Plaintiff worked in conjunction with a project team on the loperamide development. At a meeting of the team on March 6, 1975 it was unanimously agreed that the existing loperamide formula, which had apparently been marketed in Europe, was unsuitable for use in the United States due to the unusually high saccharin content. At the time it was felt that an alternate formulation would require at least three months of development.
*338 The team apparently began to receive pressure to proceed with clinical or human testing of the existing formula, and in late March 1975 it finally acceded to the demands of management in this regard. Plaintiff, however, given her status as the only medical person on the team and her responsibility for recommending the drug for clinical use, maintained her opposition to the high saccharin formula, especially in light of indications that an alternative formula would soon be available. She refused to submit a drug containing such a high level of saccharin for clinical testing, as she could not in good conscience give the formula to old people and children in light of saccharin's potential carcinogenic attributes. She felt that such refusal was required by the Hippocratic Oath.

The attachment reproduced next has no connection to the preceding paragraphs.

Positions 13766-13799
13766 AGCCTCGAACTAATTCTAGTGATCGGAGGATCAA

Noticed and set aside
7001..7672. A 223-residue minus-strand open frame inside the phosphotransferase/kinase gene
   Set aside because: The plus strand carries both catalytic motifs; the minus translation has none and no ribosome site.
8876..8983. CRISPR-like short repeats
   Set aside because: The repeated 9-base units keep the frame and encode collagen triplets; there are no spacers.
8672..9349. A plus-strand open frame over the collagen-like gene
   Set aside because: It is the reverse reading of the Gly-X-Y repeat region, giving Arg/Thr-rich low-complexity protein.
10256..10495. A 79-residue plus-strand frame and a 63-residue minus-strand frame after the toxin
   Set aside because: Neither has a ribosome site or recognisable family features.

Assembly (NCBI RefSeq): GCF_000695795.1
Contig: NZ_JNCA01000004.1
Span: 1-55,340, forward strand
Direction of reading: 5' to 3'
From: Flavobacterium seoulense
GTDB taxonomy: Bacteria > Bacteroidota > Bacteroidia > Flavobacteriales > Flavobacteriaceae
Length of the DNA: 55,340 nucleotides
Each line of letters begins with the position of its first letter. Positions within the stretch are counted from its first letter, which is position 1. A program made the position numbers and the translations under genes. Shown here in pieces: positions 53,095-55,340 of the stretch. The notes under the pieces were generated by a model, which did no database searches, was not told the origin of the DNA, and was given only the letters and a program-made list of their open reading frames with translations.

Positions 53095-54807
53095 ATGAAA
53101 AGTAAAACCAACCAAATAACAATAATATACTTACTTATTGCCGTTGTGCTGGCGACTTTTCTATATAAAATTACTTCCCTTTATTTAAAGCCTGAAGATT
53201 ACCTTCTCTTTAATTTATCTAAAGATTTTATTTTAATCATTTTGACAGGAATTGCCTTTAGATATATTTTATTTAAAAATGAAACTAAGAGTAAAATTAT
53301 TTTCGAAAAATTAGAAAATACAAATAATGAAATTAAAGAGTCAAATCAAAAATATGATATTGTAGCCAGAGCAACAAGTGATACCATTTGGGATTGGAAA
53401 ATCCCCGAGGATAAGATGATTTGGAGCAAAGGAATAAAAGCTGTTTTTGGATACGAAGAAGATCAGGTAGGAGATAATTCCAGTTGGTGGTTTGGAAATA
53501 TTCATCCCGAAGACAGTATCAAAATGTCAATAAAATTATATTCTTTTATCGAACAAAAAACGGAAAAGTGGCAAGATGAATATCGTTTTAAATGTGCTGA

After indicating that she was unable to pursue clinical testing for the foregoing reasons, plaintiff was relieved of this project and informed by her supervisor, also a physician, that she was being demoted. He advised her that notice of this demotion would be posted. She was also told that she was considered nonpromotable, irresponsible and lacking in judgment and that she had exhibited unacceptable productivity, inability to work with marketing people and failure to behave as a Director. She had not received such criticism from her supervisor before.
Plaintiff thereafter resigned, feeling that she was being punished for refusing to perform a task which she considered to be unethical. The resignation was accepted.